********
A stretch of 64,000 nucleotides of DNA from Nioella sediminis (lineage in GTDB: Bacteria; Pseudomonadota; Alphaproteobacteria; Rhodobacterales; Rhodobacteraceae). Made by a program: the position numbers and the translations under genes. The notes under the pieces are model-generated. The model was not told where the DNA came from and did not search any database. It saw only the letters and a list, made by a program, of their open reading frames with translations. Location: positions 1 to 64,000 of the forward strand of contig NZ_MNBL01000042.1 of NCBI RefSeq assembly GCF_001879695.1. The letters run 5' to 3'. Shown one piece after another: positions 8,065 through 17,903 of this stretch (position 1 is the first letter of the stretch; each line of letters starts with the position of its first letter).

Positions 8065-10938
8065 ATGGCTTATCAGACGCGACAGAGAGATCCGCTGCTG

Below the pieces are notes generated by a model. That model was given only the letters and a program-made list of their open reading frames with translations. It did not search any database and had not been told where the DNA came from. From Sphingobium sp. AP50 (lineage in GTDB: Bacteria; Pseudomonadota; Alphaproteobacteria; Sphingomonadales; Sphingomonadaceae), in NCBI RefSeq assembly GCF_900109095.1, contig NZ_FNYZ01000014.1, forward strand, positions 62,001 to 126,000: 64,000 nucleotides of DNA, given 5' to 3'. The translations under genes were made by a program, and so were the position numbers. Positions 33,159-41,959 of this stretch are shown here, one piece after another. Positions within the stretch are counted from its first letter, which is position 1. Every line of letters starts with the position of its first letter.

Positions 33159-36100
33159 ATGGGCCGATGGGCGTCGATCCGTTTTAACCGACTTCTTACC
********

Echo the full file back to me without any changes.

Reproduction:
A stretch of 64,000 nucleotides of DNA from Nioella sediminis (lineage in GTDB: Bacteria; Pseudomonadota; Alphaproteobacteria; Rhodobacterales; Rhodobacteraceae). Made by a program: the position numbers and the translations under genes. The notes under the pieces are model-generated. The model was not told where the DNA came from and did not search any database. It saw only the letters and a list, made by a program, of their open reading frames with translations. Location: positions 1 to 64,000 of the forward strand of contig NZ_MNBL01000042.1 of NCBI RefSeq assembly GCF_001879695.1. The letters run 5' to 3'. Shown one piece after another: positions 8,065 through 17,903 of this stretch (position 1 is the first letter of the stretch; each line of letters starts with the position of its first letter).

Positions 8065-10938
8065 ATGGCTTATCAGACGCGACAGAGAGATCCGCTGCTG

Below the pieces are notes generated by a model. That model was given only the letters and a program-made list of their open reading frames with translations. It did not search any database and had not been told where the DNA came from. From Sphingobium sp. AP50 (lineage in GTDB: Bacteria; Pseudomonadota; Alphaproteobacteria; Sphingomonadales; Sphingomonadaceae), in NCBI RefSeq assembly GCF_900109095.1, contig NZ_FNYZ01000014.1, forward strand, positions 62,001 to 126,000: 64,000 nucleotides of DNA, given 5' to 3'. The translations under genes were made by a program, and so were the position numbers. Positions 33,159-41,959 of this stretch are shown here, one piece after another. Positions within the stretch are counted from its first letter, which is position 1. Every line of letters starts with the position of its first letter.

Positions 33159-36100
33159 ATGGGCCGATGGGCGTCGATCCGTTTTAACCGACTTCTTACC